The Government also took the opportunity in the Budget of increasing the living allowance payments to a total of $3 2m. We also notice that the amount allocated for technical training - a very important aspect of education - has increased by $10m to a total of $25.6m. We also note that in- the Budget the Treasurer is prepared to make allowances of up to $304 a year for children from low income families. This will certainly give an opportunity to many children who now do not have an opportunity because of the poor economic background of their parents, to take up adecent education and have the advantage of what is available to them. There is an increase of $97m in the 1973-74 year for capital current grants for primary and secondary schools. The appropriation of $2m fo assist in providing facilities for the teaching of migrant children must be a great help to the Minister for Immigration (Mr Grassby).

We have heard a lot of criticism of the Australian Labor Party with respect to its attitude towards those who live in the more remote areas of Australia. I hope that the Country Party, particularly the honourable member for Maranoa (Mr Corbett) who has mentioned this matter on many occasions, will give the Government credit for the provision it has made to assist in the education of isolated children. Not long after taking office, the Minister for Education (Mr Beazley) allocated Commonwealth money to provide for the first time for assistance in the education of isolated children. The amount of SI 2m has been allocated in such a way that, depending on the circumstances of a child's parents, a payment of $350 completely free of a means test and a further allowance of S350 subject to a means test may be provided in respect of each child who qualifies for this payment. The honourable member for Maranoa has spoken on this matter in the House on a number of occasions. Not many compliments have come from the Country Party with respect to the actions of the Labor Government and I hope that the honourable member for Maranoa will acknowledge this action which has been taken by the Minister for Education.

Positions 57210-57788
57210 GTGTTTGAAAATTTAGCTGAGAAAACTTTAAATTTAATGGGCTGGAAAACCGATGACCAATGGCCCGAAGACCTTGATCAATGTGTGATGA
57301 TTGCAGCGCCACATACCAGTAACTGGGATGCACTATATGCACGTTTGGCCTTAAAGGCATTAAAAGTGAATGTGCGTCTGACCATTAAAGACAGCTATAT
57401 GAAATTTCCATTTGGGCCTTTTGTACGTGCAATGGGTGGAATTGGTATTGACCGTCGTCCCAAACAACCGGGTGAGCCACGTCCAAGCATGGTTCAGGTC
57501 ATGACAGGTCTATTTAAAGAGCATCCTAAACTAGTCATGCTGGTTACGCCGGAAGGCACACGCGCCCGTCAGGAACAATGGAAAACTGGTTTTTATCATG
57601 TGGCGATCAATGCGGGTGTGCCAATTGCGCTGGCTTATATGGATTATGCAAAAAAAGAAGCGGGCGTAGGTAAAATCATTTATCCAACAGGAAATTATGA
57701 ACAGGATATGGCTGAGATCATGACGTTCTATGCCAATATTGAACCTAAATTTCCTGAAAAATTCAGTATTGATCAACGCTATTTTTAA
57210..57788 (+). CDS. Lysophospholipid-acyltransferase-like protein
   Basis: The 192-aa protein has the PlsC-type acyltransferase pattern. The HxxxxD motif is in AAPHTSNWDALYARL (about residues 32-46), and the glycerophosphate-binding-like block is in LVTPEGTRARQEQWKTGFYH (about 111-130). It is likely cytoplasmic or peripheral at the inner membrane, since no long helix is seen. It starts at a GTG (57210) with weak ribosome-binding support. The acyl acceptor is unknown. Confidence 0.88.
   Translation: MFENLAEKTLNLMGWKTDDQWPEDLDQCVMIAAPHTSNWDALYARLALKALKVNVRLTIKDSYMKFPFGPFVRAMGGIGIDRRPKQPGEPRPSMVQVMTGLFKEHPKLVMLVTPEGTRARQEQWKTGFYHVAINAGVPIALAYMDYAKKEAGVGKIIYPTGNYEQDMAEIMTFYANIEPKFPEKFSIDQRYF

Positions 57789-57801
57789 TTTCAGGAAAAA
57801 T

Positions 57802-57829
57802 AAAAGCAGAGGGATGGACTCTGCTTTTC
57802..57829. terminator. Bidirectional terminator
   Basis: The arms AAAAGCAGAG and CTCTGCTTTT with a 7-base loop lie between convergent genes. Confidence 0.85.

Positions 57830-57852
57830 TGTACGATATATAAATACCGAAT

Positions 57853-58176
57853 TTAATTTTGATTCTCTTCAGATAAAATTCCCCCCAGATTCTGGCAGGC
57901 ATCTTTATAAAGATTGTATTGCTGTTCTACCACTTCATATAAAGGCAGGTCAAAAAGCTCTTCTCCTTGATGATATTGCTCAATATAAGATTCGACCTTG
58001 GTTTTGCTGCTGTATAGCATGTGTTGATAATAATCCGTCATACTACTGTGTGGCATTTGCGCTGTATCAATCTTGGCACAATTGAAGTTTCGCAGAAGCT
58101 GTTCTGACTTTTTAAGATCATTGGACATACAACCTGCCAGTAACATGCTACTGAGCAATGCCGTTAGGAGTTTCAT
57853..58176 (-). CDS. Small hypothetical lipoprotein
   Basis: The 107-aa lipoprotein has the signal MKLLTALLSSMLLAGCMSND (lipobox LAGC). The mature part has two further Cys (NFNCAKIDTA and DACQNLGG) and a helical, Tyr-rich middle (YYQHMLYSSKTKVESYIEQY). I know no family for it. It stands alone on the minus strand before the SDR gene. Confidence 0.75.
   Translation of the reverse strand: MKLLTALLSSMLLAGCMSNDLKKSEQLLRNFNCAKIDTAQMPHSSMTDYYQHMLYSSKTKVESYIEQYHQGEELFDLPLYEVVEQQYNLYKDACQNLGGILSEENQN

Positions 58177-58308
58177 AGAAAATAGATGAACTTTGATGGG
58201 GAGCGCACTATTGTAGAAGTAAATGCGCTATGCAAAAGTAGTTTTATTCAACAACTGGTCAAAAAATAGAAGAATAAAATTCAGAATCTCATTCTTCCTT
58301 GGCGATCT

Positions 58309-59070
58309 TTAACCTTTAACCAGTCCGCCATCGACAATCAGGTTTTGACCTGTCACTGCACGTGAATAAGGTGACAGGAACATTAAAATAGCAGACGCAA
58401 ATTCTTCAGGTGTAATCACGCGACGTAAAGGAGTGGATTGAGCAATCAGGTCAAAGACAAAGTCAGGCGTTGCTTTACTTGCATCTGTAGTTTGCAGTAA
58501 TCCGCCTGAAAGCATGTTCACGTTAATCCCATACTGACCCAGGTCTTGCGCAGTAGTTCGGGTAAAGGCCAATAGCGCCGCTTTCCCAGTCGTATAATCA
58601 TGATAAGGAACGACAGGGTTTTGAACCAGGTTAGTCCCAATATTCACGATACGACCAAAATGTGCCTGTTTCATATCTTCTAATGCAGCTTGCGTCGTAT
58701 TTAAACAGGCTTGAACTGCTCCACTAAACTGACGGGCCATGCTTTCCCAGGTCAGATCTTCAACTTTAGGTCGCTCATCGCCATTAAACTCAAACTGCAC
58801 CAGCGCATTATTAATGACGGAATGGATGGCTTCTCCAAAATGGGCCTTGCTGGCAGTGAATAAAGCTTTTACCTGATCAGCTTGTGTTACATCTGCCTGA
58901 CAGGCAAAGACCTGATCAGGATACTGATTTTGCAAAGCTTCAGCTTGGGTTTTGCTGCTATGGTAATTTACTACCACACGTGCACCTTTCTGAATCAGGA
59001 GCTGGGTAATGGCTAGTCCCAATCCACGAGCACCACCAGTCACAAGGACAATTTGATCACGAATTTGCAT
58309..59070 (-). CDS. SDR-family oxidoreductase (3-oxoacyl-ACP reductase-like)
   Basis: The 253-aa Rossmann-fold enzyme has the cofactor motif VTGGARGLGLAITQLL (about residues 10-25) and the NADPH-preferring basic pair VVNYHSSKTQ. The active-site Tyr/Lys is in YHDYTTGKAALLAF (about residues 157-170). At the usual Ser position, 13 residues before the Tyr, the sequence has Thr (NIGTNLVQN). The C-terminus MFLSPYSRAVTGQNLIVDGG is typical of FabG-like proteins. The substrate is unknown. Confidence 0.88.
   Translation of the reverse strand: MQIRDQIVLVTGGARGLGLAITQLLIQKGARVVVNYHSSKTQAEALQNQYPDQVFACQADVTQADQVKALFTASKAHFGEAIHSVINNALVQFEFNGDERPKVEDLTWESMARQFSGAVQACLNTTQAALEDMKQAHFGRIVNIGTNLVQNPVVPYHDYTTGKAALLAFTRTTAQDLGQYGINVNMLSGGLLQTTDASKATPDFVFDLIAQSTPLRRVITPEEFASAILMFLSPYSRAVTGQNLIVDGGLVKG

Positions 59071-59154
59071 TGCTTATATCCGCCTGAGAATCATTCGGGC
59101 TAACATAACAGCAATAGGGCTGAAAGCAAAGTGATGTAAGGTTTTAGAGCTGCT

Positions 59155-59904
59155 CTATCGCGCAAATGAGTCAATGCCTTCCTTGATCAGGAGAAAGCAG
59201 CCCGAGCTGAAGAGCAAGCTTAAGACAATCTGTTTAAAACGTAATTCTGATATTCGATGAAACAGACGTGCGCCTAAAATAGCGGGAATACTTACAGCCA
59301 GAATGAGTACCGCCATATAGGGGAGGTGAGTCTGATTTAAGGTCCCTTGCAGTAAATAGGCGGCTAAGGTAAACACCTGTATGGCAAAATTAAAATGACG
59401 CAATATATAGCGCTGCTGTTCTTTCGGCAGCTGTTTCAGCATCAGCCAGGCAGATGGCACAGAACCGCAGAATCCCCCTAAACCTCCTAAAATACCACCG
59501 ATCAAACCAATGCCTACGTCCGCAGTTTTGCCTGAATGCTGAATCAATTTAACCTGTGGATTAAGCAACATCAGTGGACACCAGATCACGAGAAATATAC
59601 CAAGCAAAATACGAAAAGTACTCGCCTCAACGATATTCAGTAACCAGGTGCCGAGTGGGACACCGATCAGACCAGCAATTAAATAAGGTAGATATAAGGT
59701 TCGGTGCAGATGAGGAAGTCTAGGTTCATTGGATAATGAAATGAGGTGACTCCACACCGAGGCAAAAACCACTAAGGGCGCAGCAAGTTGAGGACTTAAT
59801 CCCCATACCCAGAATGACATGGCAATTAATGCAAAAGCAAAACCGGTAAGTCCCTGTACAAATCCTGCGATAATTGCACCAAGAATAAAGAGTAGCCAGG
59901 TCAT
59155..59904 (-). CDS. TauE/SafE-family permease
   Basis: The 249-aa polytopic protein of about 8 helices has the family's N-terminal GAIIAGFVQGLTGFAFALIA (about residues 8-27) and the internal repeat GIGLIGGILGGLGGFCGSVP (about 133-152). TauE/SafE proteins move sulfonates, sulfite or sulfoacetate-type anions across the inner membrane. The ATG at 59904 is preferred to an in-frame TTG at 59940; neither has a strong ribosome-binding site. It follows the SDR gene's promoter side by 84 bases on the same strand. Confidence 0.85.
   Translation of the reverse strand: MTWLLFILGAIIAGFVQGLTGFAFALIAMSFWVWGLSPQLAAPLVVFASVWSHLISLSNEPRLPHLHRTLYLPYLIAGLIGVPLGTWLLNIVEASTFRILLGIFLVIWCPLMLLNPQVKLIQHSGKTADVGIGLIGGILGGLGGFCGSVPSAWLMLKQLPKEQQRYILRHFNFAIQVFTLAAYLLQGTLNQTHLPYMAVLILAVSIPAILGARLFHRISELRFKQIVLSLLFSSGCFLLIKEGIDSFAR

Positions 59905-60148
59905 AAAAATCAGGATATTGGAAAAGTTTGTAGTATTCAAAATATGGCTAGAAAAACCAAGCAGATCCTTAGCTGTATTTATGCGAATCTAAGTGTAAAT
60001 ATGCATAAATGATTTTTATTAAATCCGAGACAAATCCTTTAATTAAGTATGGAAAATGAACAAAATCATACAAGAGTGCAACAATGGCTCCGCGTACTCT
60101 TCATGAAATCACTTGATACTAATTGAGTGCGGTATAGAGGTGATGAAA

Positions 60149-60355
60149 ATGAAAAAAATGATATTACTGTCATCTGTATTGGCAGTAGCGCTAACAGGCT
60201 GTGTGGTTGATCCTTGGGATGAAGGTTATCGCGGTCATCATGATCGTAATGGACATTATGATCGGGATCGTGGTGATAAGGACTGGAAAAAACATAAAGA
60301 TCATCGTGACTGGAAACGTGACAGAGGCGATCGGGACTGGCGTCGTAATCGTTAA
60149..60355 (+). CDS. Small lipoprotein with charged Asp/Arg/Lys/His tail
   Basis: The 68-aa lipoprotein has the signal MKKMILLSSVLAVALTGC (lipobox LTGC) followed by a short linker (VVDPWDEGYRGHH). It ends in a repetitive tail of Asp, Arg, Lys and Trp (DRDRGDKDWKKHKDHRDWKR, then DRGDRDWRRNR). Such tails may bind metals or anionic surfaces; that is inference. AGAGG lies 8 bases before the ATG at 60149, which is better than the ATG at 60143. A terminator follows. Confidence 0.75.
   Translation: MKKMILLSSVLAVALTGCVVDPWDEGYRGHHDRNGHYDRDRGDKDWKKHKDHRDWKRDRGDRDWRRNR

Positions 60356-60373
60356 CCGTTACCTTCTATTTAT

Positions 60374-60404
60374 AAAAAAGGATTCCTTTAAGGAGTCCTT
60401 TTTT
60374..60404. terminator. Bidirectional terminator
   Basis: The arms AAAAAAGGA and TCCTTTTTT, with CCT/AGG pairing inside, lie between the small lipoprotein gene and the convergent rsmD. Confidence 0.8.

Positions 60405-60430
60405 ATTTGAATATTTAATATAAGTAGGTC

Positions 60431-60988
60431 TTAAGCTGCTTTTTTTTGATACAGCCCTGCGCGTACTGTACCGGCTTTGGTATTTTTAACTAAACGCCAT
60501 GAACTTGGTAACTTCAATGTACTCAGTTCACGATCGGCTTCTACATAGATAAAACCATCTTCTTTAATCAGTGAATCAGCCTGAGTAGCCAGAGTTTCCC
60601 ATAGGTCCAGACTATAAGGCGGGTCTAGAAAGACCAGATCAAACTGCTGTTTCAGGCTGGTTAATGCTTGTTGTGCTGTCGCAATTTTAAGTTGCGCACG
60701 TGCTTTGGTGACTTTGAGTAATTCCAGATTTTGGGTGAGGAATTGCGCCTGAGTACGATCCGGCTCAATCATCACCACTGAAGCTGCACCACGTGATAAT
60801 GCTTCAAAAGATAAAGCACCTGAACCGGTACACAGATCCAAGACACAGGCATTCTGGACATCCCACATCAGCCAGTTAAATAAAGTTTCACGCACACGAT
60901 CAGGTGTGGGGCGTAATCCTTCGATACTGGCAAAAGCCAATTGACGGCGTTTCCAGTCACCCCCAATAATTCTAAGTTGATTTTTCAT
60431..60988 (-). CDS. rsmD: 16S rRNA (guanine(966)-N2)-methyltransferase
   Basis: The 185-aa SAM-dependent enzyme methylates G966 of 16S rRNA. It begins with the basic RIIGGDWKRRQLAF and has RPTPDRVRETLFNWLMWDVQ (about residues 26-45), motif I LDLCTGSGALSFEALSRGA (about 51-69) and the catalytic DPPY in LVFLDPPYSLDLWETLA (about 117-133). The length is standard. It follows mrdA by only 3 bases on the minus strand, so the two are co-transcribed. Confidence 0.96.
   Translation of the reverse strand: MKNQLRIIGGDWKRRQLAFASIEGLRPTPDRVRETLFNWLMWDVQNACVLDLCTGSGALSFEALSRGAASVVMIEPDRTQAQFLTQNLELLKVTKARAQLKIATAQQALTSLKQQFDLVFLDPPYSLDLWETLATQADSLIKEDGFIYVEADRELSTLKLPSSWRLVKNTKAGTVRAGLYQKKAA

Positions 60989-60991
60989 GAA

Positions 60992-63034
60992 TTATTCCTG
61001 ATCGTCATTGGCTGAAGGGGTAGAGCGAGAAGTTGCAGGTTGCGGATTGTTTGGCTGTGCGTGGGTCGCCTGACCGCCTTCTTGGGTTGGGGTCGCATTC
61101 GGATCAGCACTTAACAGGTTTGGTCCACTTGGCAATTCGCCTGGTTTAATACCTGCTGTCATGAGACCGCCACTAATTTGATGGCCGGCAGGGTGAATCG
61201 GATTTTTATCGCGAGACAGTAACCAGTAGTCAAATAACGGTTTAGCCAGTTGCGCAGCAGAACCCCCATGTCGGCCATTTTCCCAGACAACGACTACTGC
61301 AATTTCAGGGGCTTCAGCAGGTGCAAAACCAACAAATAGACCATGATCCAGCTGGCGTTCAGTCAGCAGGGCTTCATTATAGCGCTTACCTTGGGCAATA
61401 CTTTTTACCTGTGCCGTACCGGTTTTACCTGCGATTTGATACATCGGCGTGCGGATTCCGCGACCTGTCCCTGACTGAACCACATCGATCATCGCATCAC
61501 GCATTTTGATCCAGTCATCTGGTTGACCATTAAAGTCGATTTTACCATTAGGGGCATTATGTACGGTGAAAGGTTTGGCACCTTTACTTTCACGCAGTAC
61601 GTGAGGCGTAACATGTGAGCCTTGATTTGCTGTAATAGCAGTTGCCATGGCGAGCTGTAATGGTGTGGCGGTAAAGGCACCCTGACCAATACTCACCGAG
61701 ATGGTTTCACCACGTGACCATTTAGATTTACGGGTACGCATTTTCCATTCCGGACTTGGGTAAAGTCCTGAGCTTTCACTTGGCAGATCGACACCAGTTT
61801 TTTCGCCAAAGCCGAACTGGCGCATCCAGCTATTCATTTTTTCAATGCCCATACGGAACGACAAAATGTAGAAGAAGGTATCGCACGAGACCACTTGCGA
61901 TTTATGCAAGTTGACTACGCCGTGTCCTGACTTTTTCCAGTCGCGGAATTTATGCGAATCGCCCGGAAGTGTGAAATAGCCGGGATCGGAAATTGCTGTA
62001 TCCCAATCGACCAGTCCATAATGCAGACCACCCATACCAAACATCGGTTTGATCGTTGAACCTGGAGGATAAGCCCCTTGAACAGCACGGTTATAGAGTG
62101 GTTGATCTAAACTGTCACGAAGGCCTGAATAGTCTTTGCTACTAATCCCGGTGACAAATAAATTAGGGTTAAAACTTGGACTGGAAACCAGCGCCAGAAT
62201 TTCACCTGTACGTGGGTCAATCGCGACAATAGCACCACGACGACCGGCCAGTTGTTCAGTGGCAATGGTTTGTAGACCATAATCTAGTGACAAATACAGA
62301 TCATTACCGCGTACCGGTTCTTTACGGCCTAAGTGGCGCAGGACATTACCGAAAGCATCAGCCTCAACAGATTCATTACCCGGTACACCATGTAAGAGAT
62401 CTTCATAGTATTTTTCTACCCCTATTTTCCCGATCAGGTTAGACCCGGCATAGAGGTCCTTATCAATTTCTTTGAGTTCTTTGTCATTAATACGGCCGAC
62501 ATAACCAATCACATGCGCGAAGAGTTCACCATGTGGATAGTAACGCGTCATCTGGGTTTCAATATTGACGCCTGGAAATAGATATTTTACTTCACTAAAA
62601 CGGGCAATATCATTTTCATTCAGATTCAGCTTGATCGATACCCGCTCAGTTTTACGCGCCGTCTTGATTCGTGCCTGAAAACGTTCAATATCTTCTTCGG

The program of this Government is based largely on welfare matters. In this respect, I turn to provisions for health services. Community health centres were given some prominence in the Budget. Initially, an amount of $10m has been allocated to enable a start to be made on community health centres. We certainly hope that in the future we will see spread throughout Australia community health centres of the standard of those which have been opened at Melba and in one other suburb in the Australian Capital Territory. Also, $7. 5m has been provided to set up clinics to handle the problems of drug dependency and alcoholism. This is one extra provision included in the Budget in the he"alth field.

The school dental scheme is fairly well advanced in a couple of States. In the Budget, $7. 9m is provided for the extension of the school dental scheme. The Budget also includes a provision for assistance to those older citizens, who must use hearing aids. At present, a charge of SIO is made for hearing aids for pensioners who bear the cost of the replacement of batteries for those hearing aids. The Budget will wipe out that charge. Pensioners will receive hearing aids and replacement batteries free of charge.

I turn to the field of social services. Generally, pensions are to be increased by $1.50 a week. Mention was made that, in the autumn session of next year, a further increase will be granted. This action is in line with the electoral primise given by the Prime Minister prior to the House of Representatives election in December last. Recently, in answer to a question, the Minister for Social Security (Mr Hayden) stated, if it was found that the value of the increase of $1.50 had been eroded by that time, consideration would be given to lifting the level of the increase in autumn above the $1.50 a week that has been promised. I mention also the greatly improved home care program for the aged and increased subsidies to senior citizens' clubs. This provision will assist a few of the towns in my electorate which are now in the process of trying to raise money to provide senior citizens' clubs. The assistance that they will receive from this Budget provision will expedite the whole of that program and will permit these towns and cities to carry out these projects